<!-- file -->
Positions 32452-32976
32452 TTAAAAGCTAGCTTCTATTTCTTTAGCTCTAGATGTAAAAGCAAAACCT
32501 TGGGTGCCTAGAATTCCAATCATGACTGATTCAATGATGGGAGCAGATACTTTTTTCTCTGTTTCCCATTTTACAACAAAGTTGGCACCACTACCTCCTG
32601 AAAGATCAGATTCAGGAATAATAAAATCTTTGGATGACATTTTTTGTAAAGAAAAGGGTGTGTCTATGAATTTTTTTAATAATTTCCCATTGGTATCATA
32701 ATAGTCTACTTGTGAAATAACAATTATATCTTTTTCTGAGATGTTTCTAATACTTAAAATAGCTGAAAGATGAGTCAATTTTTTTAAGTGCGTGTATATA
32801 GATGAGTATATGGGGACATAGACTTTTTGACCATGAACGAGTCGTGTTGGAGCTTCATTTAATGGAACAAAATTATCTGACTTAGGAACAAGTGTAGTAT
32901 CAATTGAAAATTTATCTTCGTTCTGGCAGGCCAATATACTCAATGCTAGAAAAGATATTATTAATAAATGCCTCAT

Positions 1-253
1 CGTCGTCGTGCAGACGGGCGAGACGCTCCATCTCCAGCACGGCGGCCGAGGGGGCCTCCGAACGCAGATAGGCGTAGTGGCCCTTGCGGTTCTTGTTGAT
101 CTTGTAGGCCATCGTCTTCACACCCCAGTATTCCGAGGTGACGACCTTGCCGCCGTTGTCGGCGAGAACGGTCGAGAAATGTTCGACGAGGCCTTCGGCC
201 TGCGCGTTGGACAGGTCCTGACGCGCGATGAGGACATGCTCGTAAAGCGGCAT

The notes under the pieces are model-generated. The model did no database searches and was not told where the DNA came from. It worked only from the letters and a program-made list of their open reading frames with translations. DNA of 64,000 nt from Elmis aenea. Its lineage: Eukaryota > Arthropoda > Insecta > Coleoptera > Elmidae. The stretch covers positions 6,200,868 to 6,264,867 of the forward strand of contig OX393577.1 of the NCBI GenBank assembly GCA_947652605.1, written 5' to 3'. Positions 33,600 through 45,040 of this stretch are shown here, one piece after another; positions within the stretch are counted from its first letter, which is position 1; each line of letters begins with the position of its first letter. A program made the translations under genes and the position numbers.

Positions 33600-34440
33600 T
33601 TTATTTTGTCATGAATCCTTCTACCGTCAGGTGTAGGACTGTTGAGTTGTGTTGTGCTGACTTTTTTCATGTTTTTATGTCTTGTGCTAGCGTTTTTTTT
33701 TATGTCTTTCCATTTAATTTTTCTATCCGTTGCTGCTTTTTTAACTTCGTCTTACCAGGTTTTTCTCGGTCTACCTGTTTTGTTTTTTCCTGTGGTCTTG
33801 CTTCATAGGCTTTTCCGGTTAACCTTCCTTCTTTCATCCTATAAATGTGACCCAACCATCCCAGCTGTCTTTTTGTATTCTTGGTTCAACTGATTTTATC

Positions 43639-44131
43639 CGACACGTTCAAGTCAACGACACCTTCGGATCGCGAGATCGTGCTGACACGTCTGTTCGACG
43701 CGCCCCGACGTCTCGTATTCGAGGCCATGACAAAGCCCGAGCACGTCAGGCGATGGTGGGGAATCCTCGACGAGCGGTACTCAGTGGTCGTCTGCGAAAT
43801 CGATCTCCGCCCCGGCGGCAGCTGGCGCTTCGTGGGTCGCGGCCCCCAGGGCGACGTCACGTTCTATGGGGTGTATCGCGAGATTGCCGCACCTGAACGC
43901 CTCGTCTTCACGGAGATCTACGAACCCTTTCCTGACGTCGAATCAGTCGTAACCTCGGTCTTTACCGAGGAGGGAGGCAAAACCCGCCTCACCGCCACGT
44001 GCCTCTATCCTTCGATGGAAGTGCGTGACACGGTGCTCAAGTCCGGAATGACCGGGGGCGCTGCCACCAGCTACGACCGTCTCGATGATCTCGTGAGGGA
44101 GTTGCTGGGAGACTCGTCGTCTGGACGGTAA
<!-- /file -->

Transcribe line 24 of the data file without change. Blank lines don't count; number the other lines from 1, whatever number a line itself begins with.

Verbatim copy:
44101 GTTGCTGGGAGACTCGTCGTCTGGACGGTAA